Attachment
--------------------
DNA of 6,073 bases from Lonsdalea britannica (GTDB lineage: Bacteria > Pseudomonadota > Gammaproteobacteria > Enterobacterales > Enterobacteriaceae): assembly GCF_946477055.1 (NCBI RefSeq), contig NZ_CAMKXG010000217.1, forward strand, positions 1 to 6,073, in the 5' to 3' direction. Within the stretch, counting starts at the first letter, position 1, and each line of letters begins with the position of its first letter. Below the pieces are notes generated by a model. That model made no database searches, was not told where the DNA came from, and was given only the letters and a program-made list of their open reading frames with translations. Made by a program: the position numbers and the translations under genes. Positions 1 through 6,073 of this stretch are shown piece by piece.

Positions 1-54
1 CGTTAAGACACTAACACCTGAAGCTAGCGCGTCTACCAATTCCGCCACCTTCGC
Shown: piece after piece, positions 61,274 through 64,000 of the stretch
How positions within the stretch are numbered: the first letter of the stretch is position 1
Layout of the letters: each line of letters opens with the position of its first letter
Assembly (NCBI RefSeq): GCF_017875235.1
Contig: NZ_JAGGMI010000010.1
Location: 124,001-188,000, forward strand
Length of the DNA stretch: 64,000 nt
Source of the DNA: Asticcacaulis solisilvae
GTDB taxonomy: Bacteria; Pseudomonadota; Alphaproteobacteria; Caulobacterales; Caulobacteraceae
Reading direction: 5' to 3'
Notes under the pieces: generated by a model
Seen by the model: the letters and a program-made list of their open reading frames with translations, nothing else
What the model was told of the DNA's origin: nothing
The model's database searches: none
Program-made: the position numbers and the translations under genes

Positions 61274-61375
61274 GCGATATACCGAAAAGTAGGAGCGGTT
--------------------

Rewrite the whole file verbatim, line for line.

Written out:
DNA of 6,073 bases from Lonsdalea britannica (GTDB lineage: Bacteria > Pseudomonadota > Gammaproteobacteria > Enterobacterales > Enterobacteriaceae): assembly GCF_946477055.1 (NCBI RefSeq), contig NZ_CAMKXG010000217.1, forward strand, positions 1 to 6,073, in the 5' to 3' direction. Within the stretch, counting starts at the first letter, position 1, and each line of letters begins with the position of its first letter. Below the pieces are notes generated by a model. That model made no database searches, was not told where the DNA came from, and was given only the letters and a program-made list of their open reading frames with translations. Made by a program: the position numbers and the translations under genes. Positions 1 through 6,073 of this stretch are shown piece by piece.

Positions 1-54
1 CGTTAAGACACTAACACCTGAAGCTAGCGCGTCTACCAATTCCGCCACCTTCGC
Shown: piece after piece, positions 61,274 through 64,000 of the stretch
How positions within the stretch are numbered: the first letter of the stretch is position 1
Layout of the letters: each line of letters opens with the position of its first letter
Assembly (NCBI RefSeq): GCF_017875235.1
Contig: NZ_JAGGMI010000010.1
Location: 124,001-188,000, forward strand
Length of the DNA stretch: 64,000 nt
Source of the DNA: Asticcacaulis solisilvae
GTDB taxonomy: Bacteria; Pseudomonadota; Alphaproteobacteria; Caulobacterales; Caulobacteraceae
Reading direction: 5' to 3'
Notes under the pieces: generated by a model
Seen by the model: the letters and a program-made list of their open reading frames with translations, nothing else
What the model was told of the DNA's origin: nothing
The model's database searches: none
Program-made: the position numbers and the translations under genes

Positions 61274-61375
61274 GCGATATACCGAAAAGTAGGAGCGGTT